In 1844, King Louis Philippe I of France visited England. He was well received there and during his stay visited Claremont (which he was destined to occupy in exile), Eton College and Woolwich Arsenal. In this letter his daughter Louise, Queen of the Belgians, gives some advice and recommendation on how to take care of her father to Queen Victoria :
Laeken, 5th October 1844.
My Dearly Beloved Victoria,
I have not much to say about my father’s lodging habits and likings. My father is one of the beings most easy to please, satisfy, and to accommodate. His eventful life has used him to everything, and makes any kind of arrangements acceptable to him; there is only one thing which he cannot easily do, it is to be ready very early. He means notwithstanding to try to come to your breakfast, but you must insist upon his not doing it. It would disturb him in all his habits, and be bad for him, as he would certainly eat, a thing he is not used to do in the morning. He generally takes hardly what may be called a breakfast, and eats only twice in the day.
It would be also much better for him if he only appeared to luncheon and dinner, and if you kindly dispensed him altogether of the breakfast. You must not tell him that I wrote you this, but you must manage it with Montpensier, and kindly order for him a bowl of chicken broth. It is the only thing he takes generally in the morning, and between his meals. I have also no observation to make, but I have told Montpensier to speak openly to Albert whenever he thought something ought to be done for my father, or might hurt and inconvenience him, and you may consult him when you are in doubt. He is entrusted with all the recommendations of my mother, for my father is naturally so imprudent and so little accustomed to caution and care, that he must in some measure be watched to prevent his catching cold or doing what may be injurious to him.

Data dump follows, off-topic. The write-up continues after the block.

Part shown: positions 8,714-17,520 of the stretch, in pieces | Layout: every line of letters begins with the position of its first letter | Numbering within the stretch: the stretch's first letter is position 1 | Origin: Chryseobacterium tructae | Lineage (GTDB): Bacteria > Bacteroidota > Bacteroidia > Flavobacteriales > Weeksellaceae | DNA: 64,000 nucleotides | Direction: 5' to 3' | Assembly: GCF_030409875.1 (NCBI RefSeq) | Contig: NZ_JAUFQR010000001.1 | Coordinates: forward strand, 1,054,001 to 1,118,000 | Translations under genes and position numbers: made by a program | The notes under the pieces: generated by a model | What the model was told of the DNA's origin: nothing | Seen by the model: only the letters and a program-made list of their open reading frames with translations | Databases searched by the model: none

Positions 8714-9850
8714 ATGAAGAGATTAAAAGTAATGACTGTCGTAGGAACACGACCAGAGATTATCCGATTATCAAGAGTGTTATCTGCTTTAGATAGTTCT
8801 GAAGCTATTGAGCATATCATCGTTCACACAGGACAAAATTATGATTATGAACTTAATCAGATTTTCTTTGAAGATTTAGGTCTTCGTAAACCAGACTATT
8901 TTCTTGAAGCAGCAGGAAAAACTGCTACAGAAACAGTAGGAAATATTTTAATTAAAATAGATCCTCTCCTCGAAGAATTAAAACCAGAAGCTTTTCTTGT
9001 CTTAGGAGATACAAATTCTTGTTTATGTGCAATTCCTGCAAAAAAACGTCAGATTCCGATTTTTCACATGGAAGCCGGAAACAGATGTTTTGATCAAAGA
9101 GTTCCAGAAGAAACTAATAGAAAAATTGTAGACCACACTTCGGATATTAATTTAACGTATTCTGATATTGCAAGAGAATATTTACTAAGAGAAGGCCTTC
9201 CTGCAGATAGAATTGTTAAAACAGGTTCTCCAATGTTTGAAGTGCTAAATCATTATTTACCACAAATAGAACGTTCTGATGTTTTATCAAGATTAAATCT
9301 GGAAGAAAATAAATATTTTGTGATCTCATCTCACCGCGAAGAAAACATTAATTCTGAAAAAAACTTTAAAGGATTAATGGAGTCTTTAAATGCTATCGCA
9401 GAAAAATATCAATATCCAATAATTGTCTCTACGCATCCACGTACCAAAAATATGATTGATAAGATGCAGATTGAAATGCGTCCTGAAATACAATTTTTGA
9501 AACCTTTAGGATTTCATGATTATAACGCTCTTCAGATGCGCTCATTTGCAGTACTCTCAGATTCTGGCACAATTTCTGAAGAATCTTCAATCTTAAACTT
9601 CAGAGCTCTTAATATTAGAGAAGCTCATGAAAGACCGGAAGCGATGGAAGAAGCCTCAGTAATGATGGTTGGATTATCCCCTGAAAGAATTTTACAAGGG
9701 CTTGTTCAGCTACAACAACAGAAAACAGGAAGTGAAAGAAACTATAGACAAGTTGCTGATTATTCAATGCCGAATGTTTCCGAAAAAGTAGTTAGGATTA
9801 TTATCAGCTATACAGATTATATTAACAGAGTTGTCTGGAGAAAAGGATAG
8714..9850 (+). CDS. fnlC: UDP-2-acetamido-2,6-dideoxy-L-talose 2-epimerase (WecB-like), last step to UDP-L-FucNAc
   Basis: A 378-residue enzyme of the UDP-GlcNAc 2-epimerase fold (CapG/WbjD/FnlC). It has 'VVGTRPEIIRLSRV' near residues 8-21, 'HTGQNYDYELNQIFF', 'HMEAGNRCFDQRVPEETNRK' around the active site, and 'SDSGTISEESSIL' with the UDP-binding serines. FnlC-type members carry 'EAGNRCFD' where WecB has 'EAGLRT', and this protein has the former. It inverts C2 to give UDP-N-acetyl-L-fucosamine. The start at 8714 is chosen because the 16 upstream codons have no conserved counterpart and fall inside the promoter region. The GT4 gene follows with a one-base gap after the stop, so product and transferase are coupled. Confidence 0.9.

About his rooms, a hard bed and a large table for his papers are the only things he requires. He generally sleeps on a horse-hair mattress with a plank of wood under it: but any kind of bed will do, if it is not too soft. His liking will be to be entirely at your commands and to do all you like. You know he can take a great deal of exercise, and everything will interest and delight him, to see, as to do: this is not a compliment, but a mere fact. His only wish is, that you should not go out of your way for him, and change your habits on his account. Lord Aberdeen will be, of course, at Windsor, and I suppose you will ask, as you told me, the Royal Family. My father hopes to see also Sir Robert Peel, Lord Stanley, and your other Ministers. You will probably ask most of them during his stay. He wishes very much to see again those he already knows, and to make the acquaintance of those he does not know yet.
In writing all this I think I dream, I cannot believe yet that in a few days my dear father will have, God willing, the unspeakable happiness to see you again and at Windsor, a thing he had so much wished for and which for a long time seemed so improbable. You have no notion of the satisfaction it gives him, and how delighted he will be to see you again, and to be once more in England. God grant he may have a good passage, and arrive to you safely and well. Unberufen, as you will soon, I trust, be able to see, he is, notwithstanding the usual talk of the papers, perfectly well…. Yours most devotedly,
The Letters of Queen Victoria, Vol 2 (of 3), 1844-1853